Devex CheckUp: Will US backing save the COVID-19 IP waiver?

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In a stunning reversal, the United States announced on Wednesday that it was ready to back the proposal for waiving intellectual property rights for COVID-19 vaccines at WTO. While this is a welcome step, the fight for equitable distribution of vaccines is far from over. What are the next steps and what will it take to achieve them?

• Activists are hopeful the shift in U.S. support will encourage other high-income nations such as the U.K. and Canada to rethink their opposition. They are now pressuring the government and companies to transfer that technology through the COVID-19 Technology Access Pool, or C-TAP, Andrew Green reports.

• The Biden administration’s announcement is already having an impact. The EU expressed its readiness “to discuss how the US proposal for a waiver on intellectual property protections for COVID-19 vaccines could help achieve that objective,” says EU head Ursula Von Der Leyen. Norway — another staunch opponent of the waiver so far — has also indicated its support to find a “necessary solution.”

• Calling the U.S. announcement a "remarkable expression of leadership," Africa CDC head Dr. John Nkengasong urges other countries to support the waiver. "When the history of this pandemic is written … we will remember not just the loud voices of those who did not support us but we will also remember the silence of our friends in this battle," he says.

Read: US backs waiver for intellectual property rights for COVID-19 vaccines

THE BRITISH ARE GOING

U.K. Chancellor Rishi Sunak announced last year that the government would temporarily cut its aid budget by billions of pounds. Still, even impermanent reductions can cause serious damage.

• The U.K. is the second-largest bilateral donor for polio eradication and has pledged £400 million ($556.4 million) to GPEI through 2023. But with the aid cut, GPEI tells Jenny that critical work in the global response to polio outbreaks in 25 countries is now at risk.

• Health workers in Malawi fear that significant aid cuts to the United Nations Population Fund and a flagship U.K. program in sexual and reproductive health will impact family planning services in the country. Madalitso Wills Kateta reports for Devex on the increase in teenage pregnancies, as well deaths due to unsafe abortions, that this could entail.

• The 83% cut in U.K. aid to UNAIDS will affect the provision of HIV prevention and treatment services and impact the human rights of LGBTQ people. In Kenya, where homosexuality is a criminal offense, discrimination is already keeping some LGBTQ people from accessing health care.

• Amid the U.K. aid funding cuts, health experts are looking to the U.S. for support. President Joe Biden has accomplished a lot in his first 100 days in office, but experts say he could go further in the international response to COVID-19.

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Health care delivery is up in the air

In March, the world’s first drone delivery of COVID-19 vaccines arrived at a health center in Ghana’s Ashanti region. African countries are increasingly using the devices to deliver health solutions, but Rumbi Chakamba finds that small pilot projects often disappear into the “valley of death” as they try to scale up.

Devex Pro: Scaling drone health solutions in Africa

The future is uncertain

An African Union deal for 270 million COVID-19 vaccine doses from Pfizer, AstraZeneca, and Johnson & Johnson didn’t materialize. The Pan-African body then signed a different agreement with J&J to provide up to 400 million doses for the continent — but is that deal guaranteed to happen? Sara Jerving looks into why vaccine contracts fall through.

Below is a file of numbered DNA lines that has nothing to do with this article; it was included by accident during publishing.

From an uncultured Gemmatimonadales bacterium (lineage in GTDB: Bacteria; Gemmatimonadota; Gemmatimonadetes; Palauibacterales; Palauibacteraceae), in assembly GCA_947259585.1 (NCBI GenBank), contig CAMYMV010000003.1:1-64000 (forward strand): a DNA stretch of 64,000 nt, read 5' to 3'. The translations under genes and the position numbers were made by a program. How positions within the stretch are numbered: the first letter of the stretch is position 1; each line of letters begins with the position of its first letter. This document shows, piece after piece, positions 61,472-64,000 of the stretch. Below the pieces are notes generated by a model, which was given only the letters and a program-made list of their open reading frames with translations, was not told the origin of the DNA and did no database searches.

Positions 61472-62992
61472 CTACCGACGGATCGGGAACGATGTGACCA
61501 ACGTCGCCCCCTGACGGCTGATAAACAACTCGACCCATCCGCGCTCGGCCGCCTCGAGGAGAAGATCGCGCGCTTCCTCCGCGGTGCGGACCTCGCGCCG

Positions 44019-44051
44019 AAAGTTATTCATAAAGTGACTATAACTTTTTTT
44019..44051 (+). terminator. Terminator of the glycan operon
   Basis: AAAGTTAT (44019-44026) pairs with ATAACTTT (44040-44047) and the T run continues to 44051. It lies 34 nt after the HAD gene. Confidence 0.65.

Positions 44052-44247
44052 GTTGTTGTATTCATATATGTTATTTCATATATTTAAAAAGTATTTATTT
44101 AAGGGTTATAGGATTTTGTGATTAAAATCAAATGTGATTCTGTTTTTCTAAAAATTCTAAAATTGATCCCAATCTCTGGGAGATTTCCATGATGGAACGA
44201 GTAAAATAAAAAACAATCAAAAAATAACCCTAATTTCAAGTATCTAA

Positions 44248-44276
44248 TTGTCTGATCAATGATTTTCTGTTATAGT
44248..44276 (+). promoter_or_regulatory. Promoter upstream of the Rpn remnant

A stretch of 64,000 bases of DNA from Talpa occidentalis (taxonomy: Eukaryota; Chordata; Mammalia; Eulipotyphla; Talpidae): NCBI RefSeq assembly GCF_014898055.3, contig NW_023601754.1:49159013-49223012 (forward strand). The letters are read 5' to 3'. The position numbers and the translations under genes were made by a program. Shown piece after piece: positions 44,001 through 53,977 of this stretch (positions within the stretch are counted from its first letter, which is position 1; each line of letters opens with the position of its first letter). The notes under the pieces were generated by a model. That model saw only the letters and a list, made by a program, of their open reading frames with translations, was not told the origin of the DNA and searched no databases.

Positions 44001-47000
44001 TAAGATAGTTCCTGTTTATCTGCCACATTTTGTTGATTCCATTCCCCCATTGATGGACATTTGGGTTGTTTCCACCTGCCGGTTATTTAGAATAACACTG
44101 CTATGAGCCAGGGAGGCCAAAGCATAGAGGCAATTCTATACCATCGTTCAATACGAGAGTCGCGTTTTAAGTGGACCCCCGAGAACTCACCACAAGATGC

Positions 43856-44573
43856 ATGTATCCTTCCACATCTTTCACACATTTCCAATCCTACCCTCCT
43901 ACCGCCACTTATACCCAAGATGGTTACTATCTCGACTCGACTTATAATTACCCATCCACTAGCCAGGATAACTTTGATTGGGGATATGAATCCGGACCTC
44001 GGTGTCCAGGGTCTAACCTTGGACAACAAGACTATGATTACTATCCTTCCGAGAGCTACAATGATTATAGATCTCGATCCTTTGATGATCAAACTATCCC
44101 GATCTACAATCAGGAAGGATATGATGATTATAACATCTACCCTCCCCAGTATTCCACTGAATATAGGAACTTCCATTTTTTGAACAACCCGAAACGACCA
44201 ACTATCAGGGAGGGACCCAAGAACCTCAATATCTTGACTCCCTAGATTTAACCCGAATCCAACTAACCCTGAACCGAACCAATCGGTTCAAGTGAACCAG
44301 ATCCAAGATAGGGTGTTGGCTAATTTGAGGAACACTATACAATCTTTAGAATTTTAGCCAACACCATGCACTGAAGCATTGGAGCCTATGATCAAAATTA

Call for opinions

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Senior Global Health Security Advisor
U.S. Agency for International Development
Hanoi, Vietnam

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We want to hear from you for a special opinions feature we are developing! Should aid and development workers be prioritized for vaccination? Please shoot us an email at editor@devex.com reflecting briefly on your own experience and what vaccine access has meant for you and your work in development.

Avoidable delays

As of Monday, 25 flights loaded with 300 tonnes of COVID-19 relief supplies had landed in India — but some are concerned that drugs and oxygen cylinders have been held up by red tape. India’s central government says distribution has already begun, but media reports suggest that materials were only sent to states starting Monday, with some still waiting for lifesaving supplies.

What we’re reading

The latest Ebola outbreak in the Democratic Republic of Congo is now officially over. [Devex]

The U.S. Food and Drug Administration may soon approve the Pfizer-BioNTech COVID-19 vaccine for 12- to 15-year-olds. [Financial Times]

Battling a surge in cases, Cambodia has ordered journalists to stop reporting from coronavirus “red zones.” [France 24]

About the authors

  • Amruta Byatnal

    Amruta Byatnal is an Associate Editor at Devex based in New Delhi. She reports on global health, gender and human rights. Previously, she worked for News Deeply and The Hindu. She is a graduate of Cornell University where she studied international development.
  • Jenny Lei Ravelo

    Jenny Lei Ravelo is a Devex Senior Reporter based in Manila. She covers global health, with a particular focus on the World Health Organization, and other development and humanitarian aid trends in Asia Pacific. Prior to Devex, she wrote for ABS-CBN, one of the largest broadcasting networks in the Philippines, and was a copy editor for various international scientific journals. She received her journalism degree from the University of Santo Tomas.